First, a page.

I had the incredible good fortune over a span of 43 years to know, work with, be a partner of and, most importantly, to have the friendship and guidance of Joe Flom. His passing on February 23, 2011, in his 87th year, is a profound loss for me – and for the legion of people and institutions he touched during his remarkable life. But sharing the pain of that loss is not the purpose of this note.
Rather, I would like to put down a few words about Joe Flom, the lawyer – a shining product of Harvard Law School, ever appreciative for what it did for him and of its preeminent role in promoting the rule of law, and forever giving back to it.
Joe simply loved practicing law. His greatness as a lawyer stemmed as much from that as anything. To be sure, he was brilliant and a true visionary. But what is most noteworthy is that he chose to apply those gifts to the practice of law. He could have applied them elsewhere, and often did. But the central focus of his awesome gifts was serving clients as a lawyer. And he did it with total dedication, genuine enthusiasm and zealous pursuit of his clients’ interests. For Joe this passionate commitment was not hard work, as others might have described it. Rather, it was the labor of love – and it was what he knew his clients deserved. Joe never lost that passion, that drive. To his very last days, he would ask his many Skadden partners who visited him, “What are you working on?”, “How are we doing?” – and would offer insights and advice to help advance the cause of Firm clients.
Joe raised the art of mergers and acquisitions to an entirely new level, turning it into a mainstream activity of Corporate America. In so doing, he was at the center of the most fundamental corporate governance debate of the last four decades – as between directors and shareholders, where and under what circumstances does the right to say no to an unsolicited takeover reside. This debate continues today, as witnessed by the recent Delaware Chancery Court decision upholding the use by Airgas’ board of directors of a “poison pill” in defending against Air Products’ unsolicited bid to acquire Airgas.
In the end, Joe fundamentally changed the legal profession and, indeed, the business world. Yet, truth be told, that was not his plan. His plan was to practice law. That he had such a singular impact is a testament to how incomparably well he did it.
Oh, yes, along the way Joe built from scratch (with more than a little help from his partners, who signed on to his vision) a major multi-practice law firm with national and international reach – Skadden, Arps, Slate, Meagher & Flom LLP. Now that was part of his plan – because he recognized that in an expanding, increasingly complex and globalizing business world such a platform would be best able to serve the interests of clients.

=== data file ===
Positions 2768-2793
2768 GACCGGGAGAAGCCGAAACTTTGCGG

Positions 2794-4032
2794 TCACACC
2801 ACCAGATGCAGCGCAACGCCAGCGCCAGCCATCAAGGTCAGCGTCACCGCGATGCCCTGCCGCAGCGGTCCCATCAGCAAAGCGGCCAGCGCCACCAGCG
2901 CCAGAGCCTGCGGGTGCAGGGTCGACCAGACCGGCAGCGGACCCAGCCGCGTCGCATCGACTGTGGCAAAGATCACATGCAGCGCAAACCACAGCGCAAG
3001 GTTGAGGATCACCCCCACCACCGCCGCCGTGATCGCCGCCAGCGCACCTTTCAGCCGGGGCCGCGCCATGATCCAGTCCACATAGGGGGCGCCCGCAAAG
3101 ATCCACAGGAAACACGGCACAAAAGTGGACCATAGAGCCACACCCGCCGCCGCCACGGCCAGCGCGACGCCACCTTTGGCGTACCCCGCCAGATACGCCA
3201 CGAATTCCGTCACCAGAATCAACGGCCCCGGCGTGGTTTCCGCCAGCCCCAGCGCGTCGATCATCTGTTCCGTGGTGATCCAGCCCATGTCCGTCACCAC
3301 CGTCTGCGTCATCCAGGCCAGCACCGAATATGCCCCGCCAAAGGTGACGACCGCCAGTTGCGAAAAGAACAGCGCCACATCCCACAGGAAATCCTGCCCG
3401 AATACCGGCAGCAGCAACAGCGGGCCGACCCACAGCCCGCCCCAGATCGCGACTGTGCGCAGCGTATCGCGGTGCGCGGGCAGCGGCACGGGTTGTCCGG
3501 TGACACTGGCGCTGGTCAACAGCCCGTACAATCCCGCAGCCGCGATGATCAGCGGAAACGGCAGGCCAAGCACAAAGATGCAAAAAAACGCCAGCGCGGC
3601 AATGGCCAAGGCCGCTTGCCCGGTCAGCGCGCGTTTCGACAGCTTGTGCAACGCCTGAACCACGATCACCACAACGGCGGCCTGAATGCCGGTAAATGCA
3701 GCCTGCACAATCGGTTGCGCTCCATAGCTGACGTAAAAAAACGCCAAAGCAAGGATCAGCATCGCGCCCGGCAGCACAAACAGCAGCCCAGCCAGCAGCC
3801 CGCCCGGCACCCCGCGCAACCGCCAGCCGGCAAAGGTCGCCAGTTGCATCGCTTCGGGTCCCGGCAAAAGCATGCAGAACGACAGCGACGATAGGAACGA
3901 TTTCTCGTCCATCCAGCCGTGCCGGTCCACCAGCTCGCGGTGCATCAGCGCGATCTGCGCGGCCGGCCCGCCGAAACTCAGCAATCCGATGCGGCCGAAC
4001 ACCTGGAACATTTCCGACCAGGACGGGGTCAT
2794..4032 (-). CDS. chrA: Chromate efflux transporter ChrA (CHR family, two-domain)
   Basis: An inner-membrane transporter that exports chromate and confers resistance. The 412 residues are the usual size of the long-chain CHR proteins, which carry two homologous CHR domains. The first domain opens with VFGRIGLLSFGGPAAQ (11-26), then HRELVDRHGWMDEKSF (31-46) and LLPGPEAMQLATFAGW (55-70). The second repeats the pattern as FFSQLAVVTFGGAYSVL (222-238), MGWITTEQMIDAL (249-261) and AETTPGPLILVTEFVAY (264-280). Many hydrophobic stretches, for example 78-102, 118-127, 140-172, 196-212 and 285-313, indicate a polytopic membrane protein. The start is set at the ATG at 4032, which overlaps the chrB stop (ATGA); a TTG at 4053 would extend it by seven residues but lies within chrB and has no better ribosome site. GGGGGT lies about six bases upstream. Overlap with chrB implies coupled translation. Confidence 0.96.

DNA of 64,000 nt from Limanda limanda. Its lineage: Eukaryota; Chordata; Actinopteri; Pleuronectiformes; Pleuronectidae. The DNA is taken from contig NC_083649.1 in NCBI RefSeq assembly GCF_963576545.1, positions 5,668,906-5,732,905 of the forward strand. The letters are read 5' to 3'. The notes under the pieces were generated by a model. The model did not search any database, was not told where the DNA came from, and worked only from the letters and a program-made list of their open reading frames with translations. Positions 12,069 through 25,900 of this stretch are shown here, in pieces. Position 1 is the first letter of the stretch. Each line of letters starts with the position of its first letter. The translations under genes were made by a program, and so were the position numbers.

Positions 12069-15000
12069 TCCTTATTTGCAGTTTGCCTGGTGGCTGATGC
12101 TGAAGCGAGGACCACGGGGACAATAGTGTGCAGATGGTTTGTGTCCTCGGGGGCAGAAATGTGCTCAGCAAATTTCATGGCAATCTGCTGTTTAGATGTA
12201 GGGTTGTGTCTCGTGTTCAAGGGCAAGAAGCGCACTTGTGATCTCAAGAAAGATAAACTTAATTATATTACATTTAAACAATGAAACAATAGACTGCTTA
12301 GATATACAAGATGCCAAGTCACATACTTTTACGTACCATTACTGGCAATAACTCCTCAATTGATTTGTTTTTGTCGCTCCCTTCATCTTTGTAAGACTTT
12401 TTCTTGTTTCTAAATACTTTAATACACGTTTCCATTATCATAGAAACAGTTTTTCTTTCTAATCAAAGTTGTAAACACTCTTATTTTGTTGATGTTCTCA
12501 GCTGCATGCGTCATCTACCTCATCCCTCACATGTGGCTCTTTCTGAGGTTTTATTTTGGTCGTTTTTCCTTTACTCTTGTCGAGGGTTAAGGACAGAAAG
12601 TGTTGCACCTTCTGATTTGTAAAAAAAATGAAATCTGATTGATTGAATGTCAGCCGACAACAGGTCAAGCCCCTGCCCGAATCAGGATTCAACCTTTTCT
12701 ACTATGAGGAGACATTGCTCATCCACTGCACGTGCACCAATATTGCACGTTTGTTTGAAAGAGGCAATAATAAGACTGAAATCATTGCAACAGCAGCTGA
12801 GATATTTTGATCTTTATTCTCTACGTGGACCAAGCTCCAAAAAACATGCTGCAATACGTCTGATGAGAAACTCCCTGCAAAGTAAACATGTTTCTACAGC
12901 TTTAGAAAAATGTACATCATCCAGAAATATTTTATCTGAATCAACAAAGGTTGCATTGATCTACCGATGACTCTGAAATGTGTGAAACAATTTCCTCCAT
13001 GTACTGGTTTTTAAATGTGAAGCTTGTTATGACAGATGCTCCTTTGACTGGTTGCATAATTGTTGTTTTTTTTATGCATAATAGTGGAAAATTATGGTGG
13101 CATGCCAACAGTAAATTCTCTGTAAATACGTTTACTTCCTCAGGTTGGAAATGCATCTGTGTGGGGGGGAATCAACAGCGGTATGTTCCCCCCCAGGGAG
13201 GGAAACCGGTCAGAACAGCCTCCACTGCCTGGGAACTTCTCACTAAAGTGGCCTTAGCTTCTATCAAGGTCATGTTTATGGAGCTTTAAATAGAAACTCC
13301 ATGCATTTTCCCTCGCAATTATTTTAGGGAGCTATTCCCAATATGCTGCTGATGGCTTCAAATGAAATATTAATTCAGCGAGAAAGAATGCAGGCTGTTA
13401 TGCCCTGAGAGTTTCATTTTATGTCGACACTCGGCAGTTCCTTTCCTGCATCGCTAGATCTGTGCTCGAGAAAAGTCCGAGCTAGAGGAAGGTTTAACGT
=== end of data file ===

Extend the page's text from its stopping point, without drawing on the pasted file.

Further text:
For those of us who had the privilege of practicing law with Joe, he has left an indelible and enduring legacy. We will honor it – and Joe – by continuing to do what he, by lifetime example, taught us – zealously to pursue the interests of our clients by providing the highest quality and service level, and by marshalling the resources that Joe, as the architect of Skadden’s growth strategy, was instrumental in gathering together.
This note is supposed to be about Joe the lawyer. But I can not end it without saluting the greatest part of Joe – his fundamental decency and humanity. Joe gave to so many others, in so many ways – friendship, advice, caring and respect for others, civic service, etc. His philanthropy is well-known – not because he sought recognition, but because his generosity was coupled with serious and creative thinking about ensuring that the money was well spent for a good – often ground-breaking – cause.
As founder and an always ardent supporter of the Skadden Fellowship Foundation, Joe was never better at putting money to innovative use to help the less fortunate. With 620 Skadden Fellows to date benefiting from the financial support Joe and Skadden have provided to give dedicated public interest lawyers the freedom to pursue important initiatives on the public interest front, and with the continuation of the Skadden Fellowship Foundation, Joe’s legacy in another essential area of the practice of law lives on.
And Joe never forgot his law school alma mater. I can not possibly recount how often, how generously and how thoughtfully – both philanthropically and by sharing his time and wisdom – Joe contributed to the well-being and future of Harvard Law School.
Joe was the consummate business lawyer – and he was much, much more. He was the best and most loyal friend, the best and most trusted advisor, the best model for giving back with generosity and purpose and the best example imaginable for living a truly valuable life. Simply put, Joe was the best.